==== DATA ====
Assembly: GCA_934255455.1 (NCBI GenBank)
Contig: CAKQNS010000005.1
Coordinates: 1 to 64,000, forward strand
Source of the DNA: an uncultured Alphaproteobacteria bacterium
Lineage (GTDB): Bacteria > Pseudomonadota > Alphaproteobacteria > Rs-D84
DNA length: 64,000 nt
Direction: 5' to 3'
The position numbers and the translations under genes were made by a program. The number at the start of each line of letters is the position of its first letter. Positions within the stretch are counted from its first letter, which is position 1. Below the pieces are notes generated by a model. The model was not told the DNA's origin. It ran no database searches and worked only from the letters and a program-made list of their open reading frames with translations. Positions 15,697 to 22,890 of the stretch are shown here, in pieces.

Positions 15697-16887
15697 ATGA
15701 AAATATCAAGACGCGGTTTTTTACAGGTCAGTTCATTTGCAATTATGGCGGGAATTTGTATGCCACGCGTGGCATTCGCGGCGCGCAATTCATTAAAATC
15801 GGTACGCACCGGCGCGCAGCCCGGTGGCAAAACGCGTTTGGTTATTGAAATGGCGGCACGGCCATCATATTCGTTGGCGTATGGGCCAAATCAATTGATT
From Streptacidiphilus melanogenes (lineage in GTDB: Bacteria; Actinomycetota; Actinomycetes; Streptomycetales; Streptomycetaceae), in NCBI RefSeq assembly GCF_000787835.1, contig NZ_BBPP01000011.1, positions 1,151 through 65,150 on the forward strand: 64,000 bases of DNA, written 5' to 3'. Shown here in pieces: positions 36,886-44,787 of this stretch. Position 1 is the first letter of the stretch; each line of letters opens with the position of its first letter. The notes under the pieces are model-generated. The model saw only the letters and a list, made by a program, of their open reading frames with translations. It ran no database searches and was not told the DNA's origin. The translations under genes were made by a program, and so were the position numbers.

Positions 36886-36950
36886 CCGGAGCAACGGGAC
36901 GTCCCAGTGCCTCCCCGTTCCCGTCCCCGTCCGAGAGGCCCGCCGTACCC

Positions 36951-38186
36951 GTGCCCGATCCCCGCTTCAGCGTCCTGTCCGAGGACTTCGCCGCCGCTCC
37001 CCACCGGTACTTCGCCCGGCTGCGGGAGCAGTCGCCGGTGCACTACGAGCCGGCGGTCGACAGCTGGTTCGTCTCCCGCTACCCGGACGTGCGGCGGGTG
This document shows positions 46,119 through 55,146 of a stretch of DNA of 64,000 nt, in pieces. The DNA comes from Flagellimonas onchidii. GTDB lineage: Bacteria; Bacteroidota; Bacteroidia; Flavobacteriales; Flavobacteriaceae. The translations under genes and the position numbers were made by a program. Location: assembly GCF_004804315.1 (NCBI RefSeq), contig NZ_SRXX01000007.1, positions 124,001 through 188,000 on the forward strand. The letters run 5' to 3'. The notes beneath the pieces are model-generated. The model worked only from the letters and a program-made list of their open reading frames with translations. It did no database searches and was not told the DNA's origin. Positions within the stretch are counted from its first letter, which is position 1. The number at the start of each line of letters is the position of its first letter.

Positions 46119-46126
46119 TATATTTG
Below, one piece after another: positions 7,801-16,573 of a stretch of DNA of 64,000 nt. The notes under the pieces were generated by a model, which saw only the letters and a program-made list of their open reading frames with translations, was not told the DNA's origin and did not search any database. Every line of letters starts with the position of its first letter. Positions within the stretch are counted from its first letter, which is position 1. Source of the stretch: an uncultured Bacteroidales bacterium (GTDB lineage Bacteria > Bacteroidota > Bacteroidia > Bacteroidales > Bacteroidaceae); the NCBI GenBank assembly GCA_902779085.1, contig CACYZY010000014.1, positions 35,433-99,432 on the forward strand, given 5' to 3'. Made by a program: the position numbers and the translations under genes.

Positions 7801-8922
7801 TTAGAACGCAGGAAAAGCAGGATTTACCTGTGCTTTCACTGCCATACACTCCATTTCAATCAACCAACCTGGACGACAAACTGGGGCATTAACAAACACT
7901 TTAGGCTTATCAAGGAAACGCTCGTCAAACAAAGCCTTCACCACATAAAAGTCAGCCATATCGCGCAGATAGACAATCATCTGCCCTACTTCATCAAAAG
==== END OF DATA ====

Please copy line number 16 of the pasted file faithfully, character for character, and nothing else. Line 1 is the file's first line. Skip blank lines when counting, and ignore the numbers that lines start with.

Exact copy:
36901 GTCCCAGTGCCTCCCCGTTCCCGTCCCCGTCCGAGAGGCCCGCCGTACCC